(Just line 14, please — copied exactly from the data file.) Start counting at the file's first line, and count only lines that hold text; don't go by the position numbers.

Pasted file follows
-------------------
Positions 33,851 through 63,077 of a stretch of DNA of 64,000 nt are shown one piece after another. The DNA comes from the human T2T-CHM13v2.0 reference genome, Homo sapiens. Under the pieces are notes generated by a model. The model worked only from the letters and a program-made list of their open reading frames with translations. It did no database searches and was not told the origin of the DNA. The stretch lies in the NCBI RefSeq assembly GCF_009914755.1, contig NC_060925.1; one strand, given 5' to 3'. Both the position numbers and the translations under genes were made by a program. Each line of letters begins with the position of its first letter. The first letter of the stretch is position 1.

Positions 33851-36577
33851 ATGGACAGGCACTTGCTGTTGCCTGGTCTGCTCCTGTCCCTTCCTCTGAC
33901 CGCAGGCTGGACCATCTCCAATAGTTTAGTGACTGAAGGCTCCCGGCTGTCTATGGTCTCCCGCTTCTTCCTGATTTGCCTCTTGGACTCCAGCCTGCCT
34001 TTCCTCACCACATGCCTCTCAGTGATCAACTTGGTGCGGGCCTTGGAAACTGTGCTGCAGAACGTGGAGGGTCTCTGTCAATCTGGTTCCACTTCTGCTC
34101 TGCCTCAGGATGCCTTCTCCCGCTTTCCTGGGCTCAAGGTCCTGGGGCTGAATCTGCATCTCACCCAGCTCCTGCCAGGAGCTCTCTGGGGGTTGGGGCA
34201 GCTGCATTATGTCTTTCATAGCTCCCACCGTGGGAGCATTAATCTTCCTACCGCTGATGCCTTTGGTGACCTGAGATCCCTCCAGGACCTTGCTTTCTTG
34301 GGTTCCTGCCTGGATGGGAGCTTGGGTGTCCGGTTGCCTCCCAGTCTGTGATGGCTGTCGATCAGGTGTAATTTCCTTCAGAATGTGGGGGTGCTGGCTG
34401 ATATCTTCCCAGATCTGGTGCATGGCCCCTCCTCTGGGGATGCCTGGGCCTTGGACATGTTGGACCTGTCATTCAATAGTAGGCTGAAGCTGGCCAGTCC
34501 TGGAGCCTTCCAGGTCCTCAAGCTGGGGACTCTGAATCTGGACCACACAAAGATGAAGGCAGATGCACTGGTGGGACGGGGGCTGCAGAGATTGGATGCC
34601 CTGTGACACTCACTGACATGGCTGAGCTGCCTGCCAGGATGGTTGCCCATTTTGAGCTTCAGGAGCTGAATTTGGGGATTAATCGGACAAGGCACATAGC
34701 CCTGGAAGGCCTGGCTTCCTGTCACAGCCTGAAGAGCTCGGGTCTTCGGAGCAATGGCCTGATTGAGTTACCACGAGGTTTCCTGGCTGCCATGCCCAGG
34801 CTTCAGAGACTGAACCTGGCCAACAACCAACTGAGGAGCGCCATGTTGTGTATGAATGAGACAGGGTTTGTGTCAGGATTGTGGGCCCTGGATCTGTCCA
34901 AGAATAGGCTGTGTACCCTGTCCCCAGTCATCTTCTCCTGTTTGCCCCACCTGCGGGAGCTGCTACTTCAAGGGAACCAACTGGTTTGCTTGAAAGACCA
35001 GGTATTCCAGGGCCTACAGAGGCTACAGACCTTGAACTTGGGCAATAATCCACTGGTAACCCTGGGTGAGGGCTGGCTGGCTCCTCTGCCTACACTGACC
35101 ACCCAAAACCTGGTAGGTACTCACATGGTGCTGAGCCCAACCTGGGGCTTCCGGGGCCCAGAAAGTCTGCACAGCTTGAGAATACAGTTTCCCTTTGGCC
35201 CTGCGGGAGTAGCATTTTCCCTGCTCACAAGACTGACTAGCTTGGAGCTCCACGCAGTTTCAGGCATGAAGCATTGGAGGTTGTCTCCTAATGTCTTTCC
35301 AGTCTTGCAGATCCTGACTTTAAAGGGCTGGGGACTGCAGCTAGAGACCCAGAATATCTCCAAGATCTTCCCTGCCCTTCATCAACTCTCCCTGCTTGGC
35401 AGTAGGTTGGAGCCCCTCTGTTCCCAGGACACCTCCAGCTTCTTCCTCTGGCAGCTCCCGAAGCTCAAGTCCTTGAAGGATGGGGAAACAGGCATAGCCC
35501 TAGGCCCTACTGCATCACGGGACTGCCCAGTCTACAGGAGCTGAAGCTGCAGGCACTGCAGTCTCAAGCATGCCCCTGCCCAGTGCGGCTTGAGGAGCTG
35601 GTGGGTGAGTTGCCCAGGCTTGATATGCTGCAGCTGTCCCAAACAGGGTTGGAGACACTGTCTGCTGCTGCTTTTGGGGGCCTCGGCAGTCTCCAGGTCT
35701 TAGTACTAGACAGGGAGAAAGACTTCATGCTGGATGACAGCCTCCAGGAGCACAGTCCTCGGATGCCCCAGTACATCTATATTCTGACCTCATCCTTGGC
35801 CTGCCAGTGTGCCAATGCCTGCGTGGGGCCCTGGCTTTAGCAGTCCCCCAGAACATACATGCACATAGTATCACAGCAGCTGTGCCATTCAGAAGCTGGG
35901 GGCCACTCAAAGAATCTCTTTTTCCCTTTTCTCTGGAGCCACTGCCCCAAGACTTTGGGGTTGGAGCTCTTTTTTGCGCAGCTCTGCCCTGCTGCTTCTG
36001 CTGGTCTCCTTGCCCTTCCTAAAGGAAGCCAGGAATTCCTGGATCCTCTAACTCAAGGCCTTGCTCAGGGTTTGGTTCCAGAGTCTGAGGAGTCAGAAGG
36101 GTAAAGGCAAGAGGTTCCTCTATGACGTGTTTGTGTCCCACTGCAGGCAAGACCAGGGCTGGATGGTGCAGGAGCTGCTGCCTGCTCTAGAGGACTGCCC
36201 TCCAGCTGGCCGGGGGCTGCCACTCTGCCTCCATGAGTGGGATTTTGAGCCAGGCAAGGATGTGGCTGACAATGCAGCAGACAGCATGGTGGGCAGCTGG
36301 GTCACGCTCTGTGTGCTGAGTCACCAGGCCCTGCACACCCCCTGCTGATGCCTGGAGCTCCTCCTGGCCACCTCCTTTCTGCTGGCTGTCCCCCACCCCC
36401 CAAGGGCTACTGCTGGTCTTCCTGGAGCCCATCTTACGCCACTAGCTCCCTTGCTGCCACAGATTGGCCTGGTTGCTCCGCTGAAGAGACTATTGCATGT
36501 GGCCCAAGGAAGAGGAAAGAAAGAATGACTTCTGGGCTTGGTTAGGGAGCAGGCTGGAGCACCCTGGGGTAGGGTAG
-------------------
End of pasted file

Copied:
34901 AGAATAGGCTGTGTACCCTGTCCCCAGTCATCTTCTCCTGTTTGCCCCACCTGCGGGAGCTGCTACTTCAAGGGAACCAACTGGTTTGCTTGAAAGACCA